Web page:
Film Review: Ad Astra

A Stunning Deconstruction of a Pulp Hero


Sprawling in its vision and intimate in scope, director James Gray follows up The Lost City of Z with his affecting space drama, Ad Astra. Brad Pitt puts forth one of the most subdued - yet poignant - performances of his career as astronaut Roy McBride. A powerful meditation on fathers, sons, and masculinity, Ad Astra profoundly deconstructs a traditional character archetype with a deft hand. Mild spoilers ahead…

In middle school, I would drop by my local comic book shop almost every week. Nestled right next to the Chinese restaurant my family frequented, I would kill time there waiting for takeout orders with my mom. Like all the other kids in the store, I read my Spider-Man books and my Batman books, but I was also strangely transfixed by the one dusty corner of the shop that was always neglected, a corner filled with unsold reprints of pulp adventure novels. Astonishing Stories, Weird Tales, Doc Savage, John Carter of Mars, I quickly became enamored with their old-school charms and action-packed storytelling. As a scrawny, nerdy, and awkward Asian kid, there was something about these vintage Mary Sues that spoke to me, yet also stirred up feelings of inadequacy. Here were paragons of virility, unflappable monoliths of hyper-competence blasting their way through land and space, rescuing “damsels” and thrashing evil. As a teenager, it was easy to look at these chiseled heroes of yore and wonder: “What if I could be that cool? What if I could be bigger? Faster? Stronger? Emotionless in the face of fear?” In Ad Astra, an introspective character study disguised as a sweeping space epic, director James Gray dares to deconstruct the pulp hero, challenging our preconceptions of masculinity and illuminating the toxic nature of repression.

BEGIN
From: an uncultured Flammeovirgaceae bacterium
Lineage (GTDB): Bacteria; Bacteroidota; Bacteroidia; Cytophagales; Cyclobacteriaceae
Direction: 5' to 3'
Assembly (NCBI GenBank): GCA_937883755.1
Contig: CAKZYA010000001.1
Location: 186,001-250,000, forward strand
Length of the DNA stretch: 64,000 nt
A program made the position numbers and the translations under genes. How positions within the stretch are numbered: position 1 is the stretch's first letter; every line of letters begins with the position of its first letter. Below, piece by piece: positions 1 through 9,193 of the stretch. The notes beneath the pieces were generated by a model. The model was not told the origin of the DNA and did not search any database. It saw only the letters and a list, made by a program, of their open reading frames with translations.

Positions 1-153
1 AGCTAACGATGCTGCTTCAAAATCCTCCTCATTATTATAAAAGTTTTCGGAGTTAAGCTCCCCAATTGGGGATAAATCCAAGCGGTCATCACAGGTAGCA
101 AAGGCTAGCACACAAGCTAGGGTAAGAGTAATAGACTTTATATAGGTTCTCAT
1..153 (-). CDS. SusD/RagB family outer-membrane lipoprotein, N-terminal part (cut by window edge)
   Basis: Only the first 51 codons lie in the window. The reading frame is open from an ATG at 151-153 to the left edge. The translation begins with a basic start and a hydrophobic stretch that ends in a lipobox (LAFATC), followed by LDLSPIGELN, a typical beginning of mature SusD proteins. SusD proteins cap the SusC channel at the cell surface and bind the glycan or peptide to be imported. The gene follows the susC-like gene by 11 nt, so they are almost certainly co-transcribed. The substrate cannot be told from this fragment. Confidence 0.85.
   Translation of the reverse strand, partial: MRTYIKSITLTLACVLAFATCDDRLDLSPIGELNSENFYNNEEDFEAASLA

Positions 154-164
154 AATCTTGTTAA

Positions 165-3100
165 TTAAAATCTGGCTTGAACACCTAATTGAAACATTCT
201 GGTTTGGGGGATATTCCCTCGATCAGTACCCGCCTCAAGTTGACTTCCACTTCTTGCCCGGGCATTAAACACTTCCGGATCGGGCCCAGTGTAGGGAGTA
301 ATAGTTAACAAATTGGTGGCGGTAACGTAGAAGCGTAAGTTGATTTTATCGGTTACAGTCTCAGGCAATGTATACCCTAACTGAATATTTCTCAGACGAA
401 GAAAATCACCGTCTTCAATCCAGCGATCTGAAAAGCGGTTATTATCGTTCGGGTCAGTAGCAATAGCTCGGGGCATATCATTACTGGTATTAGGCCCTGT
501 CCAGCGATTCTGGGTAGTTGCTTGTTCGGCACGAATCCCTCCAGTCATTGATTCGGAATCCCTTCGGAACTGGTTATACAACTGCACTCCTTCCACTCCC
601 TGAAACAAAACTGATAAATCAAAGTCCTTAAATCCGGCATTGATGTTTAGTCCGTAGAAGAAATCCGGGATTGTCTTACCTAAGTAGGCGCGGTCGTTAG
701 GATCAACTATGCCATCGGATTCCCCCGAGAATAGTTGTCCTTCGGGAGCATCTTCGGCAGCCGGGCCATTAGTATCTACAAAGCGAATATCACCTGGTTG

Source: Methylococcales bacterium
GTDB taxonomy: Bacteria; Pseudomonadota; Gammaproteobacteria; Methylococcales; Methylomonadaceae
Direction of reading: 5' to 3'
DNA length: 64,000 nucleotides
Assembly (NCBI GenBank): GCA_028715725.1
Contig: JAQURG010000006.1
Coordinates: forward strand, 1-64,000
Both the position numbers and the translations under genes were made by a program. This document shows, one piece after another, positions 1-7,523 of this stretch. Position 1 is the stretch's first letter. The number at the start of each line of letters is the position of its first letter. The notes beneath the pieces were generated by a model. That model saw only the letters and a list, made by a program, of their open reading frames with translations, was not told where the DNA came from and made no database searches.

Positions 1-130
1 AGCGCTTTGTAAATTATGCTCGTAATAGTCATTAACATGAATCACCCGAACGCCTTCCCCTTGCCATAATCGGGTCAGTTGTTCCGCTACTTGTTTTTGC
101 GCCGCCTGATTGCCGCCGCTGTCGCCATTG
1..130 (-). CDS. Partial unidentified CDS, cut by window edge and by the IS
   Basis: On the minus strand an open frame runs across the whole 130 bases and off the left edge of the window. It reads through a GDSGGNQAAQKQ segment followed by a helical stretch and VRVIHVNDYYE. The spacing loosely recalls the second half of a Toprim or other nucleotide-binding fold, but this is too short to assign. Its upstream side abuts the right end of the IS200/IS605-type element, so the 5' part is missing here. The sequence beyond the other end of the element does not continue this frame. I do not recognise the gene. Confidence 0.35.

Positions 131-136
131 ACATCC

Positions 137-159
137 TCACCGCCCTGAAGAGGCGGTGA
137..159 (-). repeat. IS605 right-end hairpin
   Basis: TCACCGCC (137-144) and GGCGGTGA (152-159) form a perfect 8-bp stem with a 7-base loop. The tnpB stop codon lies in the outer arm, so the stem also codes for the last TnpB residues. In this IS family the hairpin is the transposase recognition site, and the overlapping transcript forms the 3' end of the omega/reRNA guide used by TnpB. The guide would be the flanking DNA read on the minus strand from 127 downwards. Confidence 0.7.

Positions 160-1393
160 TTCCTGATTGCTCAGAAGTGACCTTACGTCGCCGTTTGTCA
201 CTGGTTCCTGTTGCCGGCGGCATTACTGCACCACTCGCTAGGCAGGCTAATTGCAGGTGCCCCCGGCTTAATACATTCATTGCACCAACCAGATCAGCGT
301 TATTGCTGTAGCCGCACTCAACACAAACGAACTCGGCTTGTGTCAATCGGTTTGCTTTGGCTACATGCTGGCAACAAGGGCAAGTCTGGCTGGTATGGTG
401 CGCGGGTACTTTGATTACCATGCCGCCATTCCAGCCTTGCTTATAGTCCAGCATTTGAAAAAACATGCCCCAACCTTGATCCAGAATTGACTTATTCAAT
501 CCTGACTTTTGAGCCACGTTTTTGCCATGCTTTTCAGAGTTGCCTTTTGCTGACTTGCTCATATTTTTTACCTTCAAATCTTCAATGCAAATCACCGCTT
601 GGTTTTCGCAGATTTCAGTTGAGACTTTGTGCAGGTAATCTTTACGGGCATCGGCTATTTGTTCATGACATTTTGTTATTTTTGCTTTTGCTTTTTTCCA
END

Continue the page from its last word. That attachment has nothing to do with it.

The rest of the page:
If Doc Savage is the Man of Bronze, then Brad Pitt’s Roy McBride is a man of stone. Cut from the same pulp cloth as the heroes I loved to read about as a child, McBride is a clear pastiche of vintage American heroism. A real Race Bannon type, McBride battles moon pirates, wrestles with space monkeys, and infiltrates space rockets, never skipping a beat or breaking a sweat. The son of legendary astronaut Clifford McBride (Tommy Lee Jones), Roy grew up in the shadow of his father, who abandoned his family to join the Lima Project, a classified expedition to Neptune in search of extraterrestrial life. Molded by his father’s supposed disappearance years into his journey, Roy became an astronaut himself, eventually signing up with the United States Space Command. A steely, taciturn spaceman with a heart-rate that never spikes over 80 bpm, he starts the film in the midst of one hell of a setpiece: an unknown energy surge demolishes the space station on which he resides, sending him hurtling towards the earth in a breathtaking free fall - a free fall that he survives, of course, barely rattled. As for the source of the mysterious blast? In a briefing, Roy is told that it originated from the Lima Project’s Neptune orbit, suggesting that dear old dad may not be as dead as everyone believes. From here, Ad Astra sends Roy McBride on a collision course with his father Clifford, and in turn, his own bubbling cauldron of unresolved emotions.


“…director James Gray dares to deconstruct the pulp hero, challenging our preconceptions of masculinity and illuminating the toxic nature of repression.”